the second largest supermarket chain in North America and had 1,694 stores
located throughout the western and central U.S. and western Canada as of
December 2010[update]. My earliest shopping memories toddle
down the aisles of Bend, Oregon’s Safeway store and its sing-along jingle,
“Since We're Neighbors, Let's Be Friends”(1972–1979), still plays in my head occasionally. It certainly was a catchy tune and, just as certainly, it is good advice.
We have great neighbor friends. During the Christmas break Chris, our north-next neighbor, shoveled her entire, not-small driveway. After a recent storm and after clearing our driveway, Tanah and I started clearing Chris’, hoping to save her the trouble. We started…..but we did not finish. Before we could even clear the sidewalk leading to her front door, Chris was outside, assuring us that her husband had fixed the snow blower and that we need not trouble ourselves. We went home,
happy to have tried to help and even happier that we did not have to. [Chris has a large driveway.]
A few hours later Chris gave us a chocolate mousse pie for our non-efforts. Talk about a good return! We shoveled less than 10 minutes and were reward with 3,632 calories (454 calories per piece x 8 pieces) of chocolate delight. Of course I needed to shovel snow for the next 48 hours straight to work off the delight…..
A few days later, after the next storm, Chris was in our driveway, with her snow blower, clearing our driveway which is also not-small. Triple rewards! [We took her a triple chocolate cake as payback.]
Last week I was teaching at OPA and watched from my classroom windows with dismay as a afternoon storm dumped 4 inches of snow. I dreaded having to scrape our not-small driveway when I returned from work. [Teaching is an all-day, on-your-feet, physically-and-mentally challenging job and when I leave school at day’s end removing snow from my driveway is not what I want to do.]
I drove home and was parked before it dawned on me that I had entered my driveway unimpeded. Where did the snow
go? Hum……….Tire tracks and blade marks told me that someone with a machine larger than a snow blower was the culprit.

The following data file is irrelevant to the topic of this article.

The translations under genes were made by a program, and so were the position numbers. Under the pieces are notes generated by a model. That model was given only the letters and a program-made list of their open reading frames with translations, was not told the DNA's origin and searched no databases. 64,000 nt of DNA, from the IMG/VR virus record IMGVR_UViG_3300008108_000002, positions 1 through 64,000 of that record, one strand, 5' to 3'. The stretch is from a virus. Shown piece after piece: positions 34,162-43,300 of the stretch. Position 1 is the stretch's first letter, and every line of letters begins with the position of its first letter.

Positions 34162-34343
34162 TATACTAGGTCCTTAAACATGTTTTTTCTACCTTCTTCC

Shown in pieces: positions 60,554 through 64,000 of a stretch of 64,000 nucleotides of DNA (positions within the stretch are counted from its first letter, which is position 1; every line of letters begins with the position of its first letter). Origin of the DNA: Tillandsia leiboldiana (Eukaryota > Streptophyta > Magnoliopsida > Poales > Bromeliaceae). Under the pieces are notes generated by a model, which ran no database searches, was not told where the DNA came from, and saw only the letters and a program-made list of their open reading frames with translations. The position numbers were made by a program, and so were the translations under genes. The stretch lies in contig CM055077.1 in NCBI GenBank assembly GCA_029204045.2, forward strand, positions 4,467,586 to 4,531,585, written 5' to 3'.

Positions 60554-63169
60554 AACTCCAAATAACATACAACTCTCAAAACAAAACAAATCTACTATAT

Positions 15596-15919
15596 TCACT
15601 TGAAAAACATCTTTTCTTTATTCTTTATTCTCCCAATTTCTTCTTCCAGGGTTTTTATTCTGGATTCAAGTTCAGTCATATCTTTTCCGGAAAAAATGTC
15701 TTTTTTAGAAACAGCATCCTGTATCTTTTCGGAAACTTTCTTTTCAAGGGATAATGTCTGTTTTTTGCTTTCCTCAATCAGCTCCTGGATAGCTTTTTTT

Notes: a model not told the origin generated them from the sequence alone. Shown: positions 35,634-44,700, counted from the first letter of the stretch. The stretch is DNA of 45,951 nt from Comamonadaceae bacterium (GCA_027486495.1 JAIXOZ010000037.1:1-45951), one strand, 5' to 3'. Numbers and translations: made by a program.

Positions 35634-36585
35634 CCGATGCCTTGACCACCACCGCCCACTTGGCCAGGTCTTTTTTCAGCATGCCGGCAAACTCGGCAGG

Friday evening Grace and I took a couple of homemade cinnamon rolls to Barkers, our next-next-north neighbors and thanked them profusely for plowing our driveway. They were thrilled with our offering (though probably not as thrilled as we were that Kay had cleared our snow).
Saturday’s early morning brought another snow storm and Saturday’s late morning brought Kay Barker. Clad in a snow suit and sitting atop his four-wheeler, he again serviced our snow. Two cinnamon rolls for two driveway clearings. Again, I think we came out ahead.
I’ve mentioned John, our north-then-around-the-corner-west neighbor, before; a crusty, often curmudgeony elderly gentleman who is as loyal as the moon, whose heart is sun-sized, and who is just as much a part of our world as the rings are of Saturn’s. Darling John visited us this week to deliver his annual Valentine’s offering: a box of chocolates for each of us. Clueless John said to Tanah, “Hey, you are getting pudgy around the middle” and then wondered why she left the room. Faithful John (who has not been to church for years, who drinks coffee every morning, who cusses at his son and his neighbor’s cats, who brings vanilla up from Mexico for multiple ladies in the neighborhood, who prays for Lance’s well-being, and who paid for his ex-wife to visit her ailing father) complained because no one had been around to collect his fast offerings for two months. [Not to be confused with tithing, fast offerings are what faithful Latter-Day-Saints pay on the